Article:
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BookChums @ Book Launch: The Krishna Key by Ashwin Sanghi

Post by: Snehith Kumbla

 

The cosy first floor corner of Crossword, Senapati Bapat Road, Pune was an apt venue for the official launch of Ashwin Sanghi’s third book The Krishna Key. As enthusiasts took their seats, Sanghi spoke with an easy informality. To laughter, he mentioned the ‘world record’ he holds in rejections (47) for his first book – The Rozabal Line. The Rozabal Line finally went into self-publication, and on good reviews found a publisher. Taking about his latest, the writer mentioned that, “It took 18 months to eventually write the book.” He revealed that his next book is set in 1946, “A story with a little bit of research thrown in.”

 

Attributing his interest in reading and writing to his grandfather who used to gift Sanghi books, the writer insisted that he was not a wordsmith, “ I am just a person who tells stories. I hope the story would carry on through.” Talking on The Krishna Key, he said that the book is set in a period of extreme bloodshed, and was written with a very different ending. The ending was also crafted to enable a sequel, as Sanghi had done with his previous book Chanakya’s Chant. The starting points for all the writer’s books have been heavily based on research. "I love to build fiction on the bedrock of fact."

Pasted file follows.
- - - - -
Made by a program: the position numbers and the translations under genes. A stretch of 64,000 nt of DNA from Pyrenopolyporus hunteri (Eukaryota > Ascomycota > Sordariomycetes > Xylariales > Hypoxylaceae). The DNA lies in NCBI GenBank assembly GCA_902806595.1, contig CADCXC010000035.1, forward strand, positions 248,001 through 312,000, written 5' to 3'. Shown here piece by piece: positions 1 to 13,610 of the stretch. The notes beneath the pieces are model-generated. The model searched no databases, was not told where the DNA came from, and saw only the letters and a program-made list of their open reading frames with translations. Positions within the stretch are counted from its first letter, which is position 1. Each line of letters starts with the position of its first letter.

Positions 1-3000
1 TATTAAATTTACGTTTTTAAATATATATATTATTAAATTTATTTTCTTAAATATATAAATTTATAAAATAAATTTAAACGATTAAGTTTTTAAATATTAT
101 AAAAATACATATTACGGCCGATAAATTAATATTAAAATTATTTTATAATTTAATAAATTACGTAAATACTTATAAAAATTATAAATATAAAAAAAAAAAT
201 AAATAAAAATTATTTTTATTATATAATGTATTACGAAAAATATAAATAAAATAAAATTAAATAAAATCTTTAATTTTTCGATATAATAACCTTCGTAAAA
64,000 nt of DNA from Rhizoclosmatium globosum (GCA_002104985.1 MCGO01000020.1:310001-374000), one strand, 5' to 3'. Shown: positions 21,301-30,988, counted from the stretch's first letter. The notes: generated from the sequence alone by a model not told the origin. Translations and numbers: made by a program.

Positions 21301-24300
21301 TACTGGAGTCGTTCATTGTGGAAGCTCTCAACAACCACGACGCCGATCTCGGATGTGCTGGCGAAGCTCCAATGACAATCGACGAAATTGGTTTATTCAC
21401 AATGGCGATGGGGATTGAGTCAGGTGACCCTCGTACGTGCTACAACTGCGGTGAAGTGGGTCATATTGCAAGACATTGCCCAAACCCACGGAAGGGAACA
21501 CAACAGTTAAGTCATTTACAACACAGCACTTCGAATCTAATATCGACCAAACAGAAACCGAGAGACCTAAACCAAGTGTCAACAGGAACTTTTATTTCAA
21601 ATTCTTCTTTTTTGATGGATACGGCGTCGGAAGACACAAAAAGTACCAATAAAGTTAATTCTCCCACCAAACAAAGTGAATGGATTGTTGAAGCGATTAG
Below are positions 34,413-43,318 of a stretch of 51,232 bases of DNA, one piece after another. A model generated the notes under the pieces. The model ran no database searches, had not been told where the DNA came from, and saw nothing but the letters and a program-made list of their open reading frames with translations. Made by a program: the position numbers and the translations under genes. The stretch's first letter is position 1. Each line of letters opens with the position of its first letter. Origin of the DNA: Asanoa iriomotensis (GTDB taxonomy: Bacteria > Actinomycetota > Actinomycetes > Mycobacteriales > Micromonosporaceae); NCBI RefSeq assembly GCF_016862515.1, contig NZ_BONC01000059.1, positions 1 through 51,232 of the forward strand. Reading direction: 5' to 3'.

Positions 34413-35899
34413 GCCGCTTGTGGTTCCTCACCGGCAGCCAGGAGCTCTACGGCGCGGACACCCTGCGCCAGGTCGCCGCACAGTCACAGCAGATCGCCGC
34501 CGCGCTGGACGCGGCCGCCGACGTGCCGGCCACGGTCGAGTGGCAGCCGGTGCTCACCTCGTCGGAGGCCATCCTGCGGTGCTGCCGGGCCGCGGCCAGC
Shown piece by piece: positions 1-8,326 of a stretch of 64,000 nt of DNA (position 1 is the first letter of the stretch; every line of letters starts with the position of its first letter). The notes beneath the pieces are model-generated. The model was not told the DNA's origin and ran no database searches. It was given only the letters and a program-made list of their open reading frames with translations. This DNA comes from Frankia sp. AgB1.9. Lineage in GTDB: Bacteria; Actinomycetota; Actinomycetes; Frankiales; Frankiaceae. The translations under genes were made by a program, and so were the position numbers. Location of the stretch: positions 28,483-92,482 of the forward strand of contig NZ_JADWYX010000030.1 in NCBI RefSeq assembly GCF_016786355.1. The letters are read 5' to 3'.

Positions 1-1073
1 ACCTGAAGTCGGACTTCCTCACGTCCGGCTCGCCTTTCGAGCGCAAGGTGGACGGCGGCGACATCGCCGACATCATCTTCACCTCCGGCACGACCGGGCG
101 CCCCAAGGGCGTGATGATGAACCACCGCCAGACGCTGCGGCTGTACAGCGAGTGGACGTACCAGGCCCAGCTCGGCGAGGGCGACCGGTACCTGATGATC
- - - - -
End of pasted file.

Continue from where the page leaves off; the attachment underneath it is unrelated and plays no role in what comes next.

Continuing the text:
In the interaction session, the writer quipped that any comparison to Dan Brown made him feel at the top of the world. He also mentioned the four W’s in his world – Work, Wife, Writing and Whisky. Sanghi revealed that though he was earning enough  to make a living through writing, he preferred his routine life of a businessman by day and writer by night.

 

Sanghi’s favourite Indian writers are Vikram Chandra and Salman Rushdie. His, “greatest influence,” among foreign writers is Arthur Hailey. As the session winded up, Sanghi admitted that, “At some time I would like to write a detective novel.”

 

The Krishna Key is again an amalgamation of historical research and fiction. It tells of a historian who is accused of his friend’s death, and how, to clear his name, the historian must look at the mythological  past involving none other than Lord Krishna.

 

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